Family sells a profile of history

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The Independent Online
MARIANNE MACDONALD

Arts Reporter

One of the finest private collections of silhouettes to come on the market for a decade is to be sold this autumn.

The group of about 120 profiles was begun by Madge Christie, who bought her first example on Brighton pier in 1893 at the age of eight, and continued by her son, Michael.

The collection, which has not been publicly displayed for 50 years, shows the various styles of silhouette ranging from plain black cut-out card to profiles painted onto paper, card, plaster of Paris, glass and ivory.

The portraits, which have been kept on the walls of Mr Christie's Buckinghamshire house, are estimated at between pounds 30 and pounds 3,000. They include examples by John Miers and Isabella Beetham, and the most expensive is a half-length of a lady by Beetham, expected to fetch up to pounds 3,000.Their name derives from the unpopular 17th-century French finance minister, Etienne de Silhouette, but the art originated in the late 16th century - Alexandre Dumas once described Queen Catherine de Medici cutting out profiles of her courtiers in the Louvre.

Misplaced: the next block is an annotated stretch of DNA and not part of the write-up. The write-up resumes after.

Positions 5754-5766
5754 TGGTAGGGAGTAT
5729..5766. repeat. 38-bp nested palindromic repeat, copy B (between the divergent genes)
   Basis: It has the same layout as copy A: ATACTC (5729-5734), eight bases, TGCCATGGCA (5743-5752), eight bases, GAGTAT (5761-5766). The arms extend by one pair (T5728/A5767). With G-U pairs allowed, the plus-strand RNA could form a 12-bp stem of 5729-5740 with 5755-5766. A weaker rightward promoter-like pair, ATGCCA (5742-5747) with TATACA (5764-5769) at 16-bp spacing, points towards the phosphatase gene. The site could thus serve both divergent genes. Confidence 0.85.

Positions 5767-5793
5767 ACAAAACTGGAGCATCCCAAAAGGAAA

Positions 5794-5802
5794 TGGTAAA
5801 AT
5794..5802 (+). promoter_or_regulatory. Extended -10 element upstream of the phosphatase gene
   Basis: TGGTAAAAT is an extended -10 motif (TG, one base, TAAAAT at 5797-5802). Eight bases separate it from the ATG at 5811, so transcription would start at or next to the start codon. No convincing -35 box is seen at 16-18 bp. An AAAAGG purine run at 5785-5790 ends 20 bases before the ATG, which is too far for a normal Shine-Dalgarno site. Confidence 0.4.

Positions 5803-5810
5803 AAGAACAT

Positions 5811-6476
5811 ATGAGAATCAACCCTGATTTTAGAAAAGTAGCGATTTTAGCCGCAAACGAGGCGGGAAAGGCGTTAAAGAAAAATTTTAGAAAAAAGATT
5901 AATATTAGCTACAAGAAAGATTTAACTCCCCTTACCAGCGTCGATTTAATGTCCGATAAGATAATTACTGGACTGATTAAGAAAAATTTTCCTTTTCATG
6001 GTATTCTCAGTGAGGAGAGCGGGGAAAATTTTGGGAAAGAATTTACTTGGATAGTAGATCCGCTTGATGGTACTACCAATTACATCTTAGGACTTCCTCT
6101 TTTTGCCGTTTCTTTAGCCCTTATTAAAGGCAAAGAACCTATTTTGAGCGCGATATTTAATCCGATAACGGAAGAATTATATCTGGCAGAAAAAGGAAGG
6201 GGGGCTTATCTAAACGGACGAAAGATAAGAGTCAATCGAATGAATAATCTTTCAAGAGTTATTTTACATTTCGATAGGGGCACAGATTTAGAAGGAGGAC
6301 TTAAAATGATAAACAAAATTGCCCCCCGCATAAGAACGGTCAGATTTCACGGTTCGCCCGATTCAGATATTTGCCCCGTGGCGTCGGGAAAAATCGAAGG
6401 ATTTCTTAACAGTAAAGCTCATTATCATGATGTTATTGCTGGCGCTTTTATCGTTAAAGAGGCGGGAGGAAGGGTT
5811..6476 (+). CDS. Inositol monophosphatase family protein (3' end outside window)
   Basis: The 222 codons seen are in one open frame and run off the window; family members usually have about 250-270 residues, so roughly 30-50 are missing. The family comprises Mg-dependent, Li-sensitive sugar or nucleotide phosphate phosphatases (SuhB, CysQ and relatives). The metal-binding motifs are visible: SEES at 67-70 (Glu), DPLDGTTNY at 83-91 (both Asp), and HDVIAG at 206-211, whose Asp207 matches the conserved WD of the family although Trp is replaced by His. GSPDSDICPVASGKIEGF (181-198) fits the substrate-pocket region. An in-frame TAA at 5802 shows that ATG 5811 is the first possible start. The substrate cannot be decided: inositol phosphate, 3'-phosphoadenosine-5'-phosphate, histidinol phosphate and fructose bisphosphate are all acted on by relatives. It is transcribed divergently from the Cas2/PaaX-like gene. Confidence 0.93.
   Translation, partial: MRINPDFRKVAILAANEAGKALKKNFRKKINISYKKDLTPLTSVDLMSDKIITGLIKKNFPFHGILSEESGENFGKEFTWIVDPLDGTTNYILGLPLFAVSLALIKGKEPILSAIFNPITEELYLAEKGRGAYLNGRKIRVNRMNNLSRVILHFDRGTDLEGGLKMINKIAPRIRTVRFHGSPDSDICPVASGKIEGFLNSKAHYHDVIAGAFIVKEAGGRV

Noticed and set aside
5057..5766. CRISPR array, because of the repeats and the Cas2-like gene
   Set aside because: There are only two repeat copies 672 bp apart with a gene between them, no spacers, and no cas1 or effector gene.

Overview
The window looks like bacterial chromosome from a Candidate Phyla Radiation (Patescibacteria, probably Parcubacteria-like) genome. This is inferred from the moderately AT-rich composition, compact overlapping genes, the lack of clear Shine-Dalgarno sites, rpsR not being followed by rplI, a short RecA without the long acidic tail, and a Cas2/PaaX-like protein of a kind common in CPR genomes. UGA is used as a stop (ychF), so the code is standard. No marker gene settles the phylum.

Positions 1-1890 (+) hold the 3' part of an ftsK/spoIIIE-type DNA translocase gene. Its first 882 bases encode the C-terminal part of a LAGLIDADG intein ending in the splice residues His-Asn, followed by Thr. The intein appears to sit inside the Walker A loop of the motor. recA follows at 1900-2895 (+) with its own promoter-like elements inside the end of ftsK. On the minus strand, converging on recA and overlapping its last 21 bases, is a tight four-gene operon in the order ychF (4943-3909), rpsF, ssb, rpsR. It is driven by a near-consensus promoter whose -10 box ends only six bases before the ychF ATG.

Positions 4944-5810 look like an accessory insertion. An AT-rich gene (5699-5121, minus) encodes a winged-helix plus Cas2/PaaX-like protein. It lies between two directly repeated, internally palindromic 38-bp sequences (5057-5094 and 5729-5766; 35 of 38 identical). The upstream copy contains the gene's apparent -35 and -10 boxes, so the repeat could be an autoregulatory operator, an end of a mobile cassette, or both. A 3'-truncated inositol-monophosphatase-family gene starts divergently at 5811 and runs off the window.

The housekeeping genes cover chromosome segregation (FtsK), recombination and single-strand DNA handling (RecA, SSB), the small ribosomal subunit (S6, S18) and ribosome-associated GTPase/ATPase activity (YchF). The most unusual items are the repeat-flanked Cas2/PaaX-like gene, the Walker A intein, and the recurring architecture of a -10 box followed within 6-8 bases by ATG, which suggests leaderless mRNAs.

Previously known as "shades" or "likenesses", they were popular in the 18th century as a hobby and a cheap form of portraiture before the invention of photography. They became seriously regarded in 1775 when Johann Lavater, a Dutch pastor, published a book on physiognomy in which he argued that the simple profiles, by concentrating on the salient features of the face, gave a clear insight into character.

His theory became a huge talking point throughout Europe. Even the writer Goethe became an accomplished profilist and helped Lavater design a silhouette chair for artists.

The Christie collection (unrelated to Christie's auction house) includes a profile of the playwright Richard Sheridan (est. pounds 7-800), whose sister Betsy was convinced by Lavater's theories. "I have been reading Lavater and intend becoming wise in my judgements on the cut of people's faces," she wrote in a letter to her sister. "[He] positively insists that a nose or mouth of certain formation almost invariably belongs to a particular character."

The profiles to be sold at Bonhams on 9 November also include a card cut-out of Elizabeth, Empress of Russia (1709-1762, est.pounds 3-500), and a silhouette of Mr Hatsells, George III's messenger (est.pounds 3-400).

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